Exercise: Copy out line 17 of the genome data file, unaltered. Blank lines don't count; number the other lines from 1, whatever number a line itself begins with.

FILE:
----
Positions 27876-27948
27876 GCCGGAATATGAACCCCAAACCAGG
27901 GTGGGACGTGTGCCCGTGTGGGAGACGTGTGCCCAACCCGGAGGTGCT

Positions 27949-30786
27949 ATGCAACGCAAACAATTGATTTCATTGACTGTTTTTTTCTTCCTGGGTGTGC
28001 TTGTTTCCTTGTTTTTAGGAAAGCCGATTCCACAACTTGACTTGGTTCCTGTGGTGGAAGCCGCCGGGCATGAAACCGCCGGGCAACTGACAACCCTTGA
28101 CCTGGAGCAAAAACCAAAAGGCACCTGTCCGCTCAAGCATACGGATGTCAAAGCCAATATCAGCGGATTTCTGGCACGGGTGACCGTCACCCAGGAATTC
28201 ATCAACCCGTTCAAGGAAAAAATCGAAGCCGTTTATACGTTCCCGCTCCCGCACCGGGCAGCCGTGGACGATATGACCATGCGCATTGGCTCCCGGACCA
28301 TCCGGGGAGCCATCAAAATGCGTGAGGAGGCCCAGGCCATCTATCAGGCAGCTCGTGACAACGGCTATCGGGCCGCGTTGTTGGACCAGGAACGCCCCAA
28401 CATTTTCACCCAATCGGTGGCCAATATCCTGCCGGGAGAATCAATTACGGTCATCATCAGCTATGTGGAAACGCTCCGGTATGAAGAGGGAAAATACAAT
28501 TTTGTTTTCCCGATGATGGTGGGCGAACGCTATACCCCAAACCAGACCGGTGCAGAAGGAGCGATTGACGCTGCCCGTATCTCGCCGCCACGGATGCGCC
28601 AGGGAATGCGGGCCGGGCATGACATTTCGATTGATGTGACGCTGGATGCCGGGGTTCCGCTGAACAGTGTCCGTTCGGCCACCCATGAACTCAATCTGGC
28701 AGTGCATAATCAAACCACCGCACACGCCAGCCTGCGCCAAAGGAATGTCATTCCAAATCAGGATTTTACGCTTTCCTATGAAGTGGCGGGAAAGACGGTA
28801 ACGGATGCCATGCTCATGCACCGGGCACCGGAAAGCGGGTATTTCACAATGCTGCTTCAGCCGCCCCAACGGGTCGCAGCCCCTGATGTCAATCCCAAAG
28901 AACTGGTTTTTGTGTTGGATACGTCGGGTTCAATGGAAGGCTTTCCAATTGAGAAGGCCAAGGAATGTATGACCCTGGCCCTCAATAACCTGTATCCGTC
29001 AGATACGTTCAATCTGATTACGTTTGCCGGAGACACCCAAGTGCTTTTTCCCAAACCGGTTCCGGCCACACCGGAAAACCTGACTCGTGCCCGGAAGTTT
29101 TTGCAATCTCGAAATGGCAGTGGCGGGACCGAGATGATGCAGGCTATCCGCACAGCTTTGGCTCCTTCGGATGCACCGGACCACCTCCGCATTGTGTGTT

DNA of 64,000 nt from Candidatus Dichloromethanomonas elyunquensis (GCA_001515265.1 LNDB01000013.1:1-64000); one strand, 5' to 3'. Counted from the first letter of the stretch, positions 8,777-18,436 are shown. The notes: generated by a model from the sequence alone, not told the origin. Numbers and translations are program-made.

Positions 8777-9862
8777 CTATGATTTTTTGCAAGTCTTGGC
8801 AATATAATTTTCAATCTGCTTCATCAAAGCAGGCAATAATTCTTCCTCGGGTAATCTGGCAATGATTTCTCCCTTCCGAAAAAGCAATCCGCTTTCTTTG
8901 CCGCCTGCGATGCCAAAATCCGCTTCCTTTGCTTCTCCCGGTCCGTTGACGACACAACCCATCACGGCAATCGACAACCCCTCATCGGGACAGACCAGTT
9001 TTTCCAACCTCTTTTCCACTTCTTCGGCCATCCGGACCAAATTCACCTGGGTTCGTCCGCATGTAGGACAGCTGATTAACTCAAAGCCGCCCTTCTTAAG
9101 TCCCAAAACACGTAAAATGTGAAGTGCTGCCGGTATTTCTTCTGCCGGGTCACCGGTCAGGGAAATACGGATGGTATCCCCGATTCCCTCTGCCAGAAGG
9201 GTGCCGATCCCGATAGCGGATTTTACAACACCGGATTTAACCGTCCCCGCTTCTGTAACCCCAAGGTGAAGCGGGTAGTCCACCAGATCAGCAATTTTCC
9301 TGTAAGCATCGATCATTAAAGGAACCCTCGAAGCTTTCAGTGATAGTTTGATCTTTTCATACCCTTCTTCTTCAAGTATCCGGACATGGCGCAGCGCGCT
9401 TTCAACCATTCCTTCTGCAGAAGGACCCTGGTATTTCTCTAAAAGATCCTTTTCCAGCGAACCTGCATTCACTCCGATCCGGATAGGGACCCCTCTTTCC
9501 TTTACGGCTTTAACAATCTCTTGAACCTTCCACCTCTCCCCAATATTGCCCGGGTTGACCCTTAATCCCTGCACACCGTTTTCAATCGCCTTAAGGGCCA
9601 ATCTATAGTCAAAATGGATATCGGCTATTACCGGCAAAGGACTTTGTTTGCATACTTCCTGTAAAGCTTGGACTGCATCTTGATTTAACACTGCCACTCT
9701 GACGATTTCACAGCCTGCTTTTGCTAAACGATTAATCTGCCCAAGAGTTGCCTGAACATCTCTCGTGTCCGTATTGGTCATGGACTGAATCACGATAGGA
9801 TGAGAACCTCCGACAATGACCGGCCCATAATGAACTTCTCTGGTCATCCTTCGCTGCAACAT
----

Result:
29101 TTGCAATCTCGAAATGGCAGTGGCGGGACCGAGATGATGCAGGCTATCCGCACAGCTTTGGCTCCTTCGGATGCACCGGACCACCTCCGCATTGTGTGTT